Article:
HOME > Chowhound > Cookware >

recycle used cookware?

fadista Oct 10, 2010 07:53 PM

How to dispose of old non-stick cookware? Can it be recycled along with the plastic bottles and aluminum cans, or must it be tossed in the trash? (I live in California, if that makes a difference.)


  1. Click to Upload a photo (10 MB limit)
  1. onceadaylily RE: fadista Oct 10, 2010 07:58 PM

    I would think not, simply because of the combination of materials, but I'm not certain. Your best bet is to contact your local recycling center and pose the question (a google of such with the specifics of your location would likely provide you with a phone number or email. Recycling can be a tricky business.

    1. l
      lgss RE: fadista Oct 10, 2010 08:03 PM


      2 Replies
      1. re: lgss
        fadista RE: lgss Oct 10, 2010 08:09 PM

        Hmmm. It so happens that I am flying to Ann Arbor next week!

        I wonder what the TSA will think when they see a brown man, traveling alone, lugging a duffle bag full of slightly chipped non-stick cookware. Urgent calls to Washington: what new secret weapon might this be?!

        1. re: lgss
          sueatmo RE: lgss Feb 6, 2012 08:38 PM

          Additionally, when Teflon is heated, it will release a gas that kills birds and causes flu-like symptoms in humans.


          I don't know about the study pertaining to female infertility, but the above statement is deceptive. All non-stick pans are meant to be used on medium heat. Even if use on higher heat with food in them, they will not release dangerous gases. I've had this happen, but it was with a pan left on the burner and forgotten for quite some time.

          It is probably wise not to have birds in the kitchen when you use non stick pans, but used properly, they should not be releasing gases.

        2. c oliver RE: fadista Oct 10, 2010 08:28 PM

          Why not donate to a thrift store? They'll love it.

          3 Replies
          1. re: c oliver
            fadista RE: c oliver Oct 10, 2010 08:59 PM

            Well, it feels like donating running shoes, or cartons of cigarettes. If I believe the stuff is unhealthy, can I in good conscience donate it for use by others?

            (Yes, I realize people will continue to buy and use teflon. Hmmm. Maybe you're right. Thanks.)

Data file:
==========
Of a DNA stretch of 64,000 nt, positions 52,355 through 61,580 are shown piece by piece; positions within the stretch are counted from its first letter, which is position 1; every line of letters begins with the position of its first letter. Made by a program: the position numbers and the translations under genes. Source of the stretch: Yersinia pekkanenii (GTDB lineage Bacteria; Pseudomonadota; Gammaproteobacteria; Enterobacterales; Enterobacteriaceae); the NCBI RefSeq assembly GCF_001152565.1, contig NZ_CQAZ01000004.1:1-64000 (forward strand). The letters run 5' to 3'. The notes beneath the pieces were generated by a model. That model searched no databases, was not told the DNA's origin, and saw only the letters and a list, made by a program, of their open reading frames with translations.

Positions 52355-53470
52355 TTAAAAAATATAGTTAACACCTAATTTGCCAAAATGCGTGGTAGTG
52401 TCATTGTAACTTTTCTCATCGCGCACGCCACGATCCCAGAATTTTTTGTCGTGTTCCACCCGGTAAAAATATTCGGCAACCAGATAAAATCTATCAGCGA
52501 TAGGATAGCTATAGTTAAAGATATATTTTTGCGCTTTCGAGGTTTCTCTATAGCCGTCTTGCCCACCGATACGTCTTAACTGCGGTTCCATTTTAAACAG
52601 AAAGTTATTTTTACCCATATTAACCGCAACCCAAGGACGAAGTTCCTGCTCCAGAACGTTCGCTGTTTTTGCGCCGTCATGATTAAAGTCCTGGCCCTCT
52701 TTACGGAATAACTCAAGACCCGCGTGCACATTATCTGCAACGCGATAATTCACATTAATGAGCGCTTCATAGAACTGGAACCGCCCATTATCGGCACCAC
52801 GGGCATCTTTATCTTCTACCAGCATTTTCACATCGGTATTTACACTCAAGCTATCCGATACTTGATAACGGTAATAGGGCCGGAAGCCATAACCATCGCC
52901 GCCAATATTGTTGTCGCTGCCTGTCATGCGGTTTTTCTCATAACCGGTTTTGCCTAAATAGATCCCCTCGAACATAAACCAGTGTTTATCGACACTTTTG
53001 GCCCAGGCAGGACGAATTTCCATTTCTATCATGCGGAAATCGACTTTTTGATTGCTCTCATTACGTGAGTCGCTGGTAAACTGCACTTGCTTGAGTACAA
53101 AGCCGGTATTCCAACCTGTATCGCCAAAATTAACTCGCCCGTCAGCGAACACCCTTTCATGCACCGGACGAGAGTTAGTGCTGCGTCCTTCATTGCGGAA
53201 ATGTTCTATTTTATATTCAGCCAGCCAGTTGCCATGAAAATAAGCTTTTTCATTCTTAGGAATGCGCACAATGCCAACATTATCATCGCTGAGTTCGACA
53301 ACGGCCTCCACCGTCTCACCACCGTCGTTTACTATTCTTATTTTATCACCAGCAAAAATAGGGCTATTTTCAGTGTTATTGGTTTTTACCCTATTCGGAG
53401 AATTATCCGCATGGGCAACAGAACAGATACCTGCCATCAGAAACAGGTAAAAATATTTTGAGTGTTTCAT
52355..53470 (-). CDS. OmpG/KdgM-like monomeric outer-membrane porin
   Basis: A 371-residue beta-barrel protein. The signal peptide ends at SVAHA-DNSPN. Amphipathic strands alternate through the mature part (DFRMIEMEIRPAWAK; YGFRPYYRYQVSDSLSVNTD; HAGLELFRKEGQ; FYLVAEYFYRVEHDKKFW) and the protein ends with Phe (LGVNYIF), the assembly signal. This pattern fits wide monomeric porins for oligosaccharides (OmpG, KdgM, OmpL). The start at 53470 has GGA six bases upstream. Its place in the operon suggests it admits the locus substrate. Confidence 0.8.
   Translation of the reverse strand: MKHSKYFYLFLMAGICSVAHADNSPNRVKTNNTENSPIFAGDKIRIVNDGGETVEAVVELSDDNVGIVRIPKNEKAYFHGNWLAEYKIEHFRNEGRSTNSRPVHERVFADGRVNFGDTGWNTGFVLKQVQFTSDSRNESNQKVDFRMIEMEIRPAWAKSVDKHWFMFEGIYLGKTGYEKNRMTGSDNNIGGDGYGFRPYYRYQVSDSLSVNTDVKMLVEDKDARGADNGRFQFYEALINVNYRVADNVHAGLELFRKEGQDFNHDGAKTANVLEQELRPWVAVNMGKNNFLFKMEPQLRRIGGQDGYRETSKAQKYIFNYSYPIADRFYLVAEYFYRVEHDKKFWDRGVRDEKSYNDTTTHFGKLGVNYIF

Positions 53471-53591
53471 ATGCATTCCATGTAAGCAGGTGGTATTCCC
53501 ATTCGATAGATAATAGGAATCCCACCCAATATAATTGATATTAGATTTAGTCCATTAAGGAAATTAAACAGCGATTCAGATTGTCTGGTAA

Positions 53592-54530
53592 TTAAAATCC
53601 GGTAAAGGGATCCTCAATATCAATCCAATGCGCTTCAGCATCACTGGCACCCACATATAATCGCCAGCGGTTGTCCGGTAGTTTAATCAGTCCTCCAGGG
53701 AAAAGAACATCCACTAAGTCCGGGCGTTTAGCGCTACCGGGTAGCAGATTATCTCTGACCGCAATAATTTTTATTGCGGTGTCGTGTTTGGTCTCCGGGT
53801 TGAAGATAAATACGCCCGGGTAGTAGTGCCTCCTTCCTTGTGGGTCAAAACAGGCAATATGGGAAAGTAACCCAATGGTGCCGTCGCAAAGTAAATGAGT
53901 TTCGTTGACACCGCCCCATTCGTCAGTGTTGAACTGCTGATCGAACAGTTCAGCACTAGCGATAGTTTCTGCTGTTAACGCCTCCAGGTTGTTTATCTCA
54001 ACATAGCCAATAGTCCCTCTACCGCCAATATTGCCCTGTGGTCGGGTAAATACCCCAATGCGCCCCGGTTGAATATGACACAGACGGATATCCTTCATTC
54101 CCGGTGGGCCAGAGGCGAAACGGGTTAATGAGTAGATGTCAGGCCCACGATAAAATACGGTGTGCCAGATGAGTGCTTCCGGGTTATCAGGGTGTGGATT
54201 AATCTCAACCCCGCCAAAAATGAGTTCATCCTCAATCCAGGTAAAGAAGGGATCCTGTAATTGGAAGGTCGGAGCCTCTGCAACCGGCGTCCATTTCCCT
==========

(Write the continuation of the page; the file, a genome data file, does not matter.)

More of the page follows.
1. re: fadista
              taos RE: fadista Oct 15, 2010 06:25 PM

              I don't think you can really equate non-stick cookware to cigarettes in terms of danger. Donate it to a thrift store. The other alternatives (tossing it in the trash, driving miles to some special disposal site) cause more of a negative impact on the world in terms of environmental impact, in my opinion.

              Otherwise, if you really want to recycle, call the recycling center in your community and ask what to do.

              1. re: taos
                fadista RE: taos Oct 15, 2010 10:45 PM

                Some investigation reveals that in my recycling district (south of San Francisco), teflon cookware can be recycled curbside along with the bottles and cans. Out it goes!

          2. Chemicalkinetics RE: fadista Oct 10, 2010 09:13 PM

            Calphalon has a recycle program, but it is unique..


            1. MikeB3542 RE: fadista Oct 11, 2010 12:27 PM

              I think the issue is primarily with stainless, especially the multi-ply stuff. Cookware made out of one material or another (aluminum, cast iron, tinned copper) should be fairly straightforward to recycle.

              1. DiveFan RE: fadista Feb 6, 2012 04:51 PM

                After a LONG time searching for a 'full service' recycling place that would take old cookware, I found results from http://www.earth911.com . The more common 'recycling stations' in California only accept that gov't boondoggle - CRV containers of aluminum, plastic and glass.

                In my neighborhood (Los Angeles - South Bay) Ambit Pacific in Gardena took my old teflon-aluminum, enameled cast iron Le Creuset knockoff and crappy stainless steel clad aluminum pots. Interestingly, they paid different rates with S/S being the highest.

                OTOH in the SFBA I found picky, overspecialized metal recyclers and many local gov'ts that refuse to act as consolidators for consumer quantities of common recyclables (say, e-waste and HHW). Go figure.

                Don't give up hope!

                1. g
                  GH1618 RE: fadista Feb 6, 2012 05:34 PM

                  Some recycling programs take nonstick cookware and some do not. Here is a link to an interesting offer from Calphalon:


                  Show Hidden Posts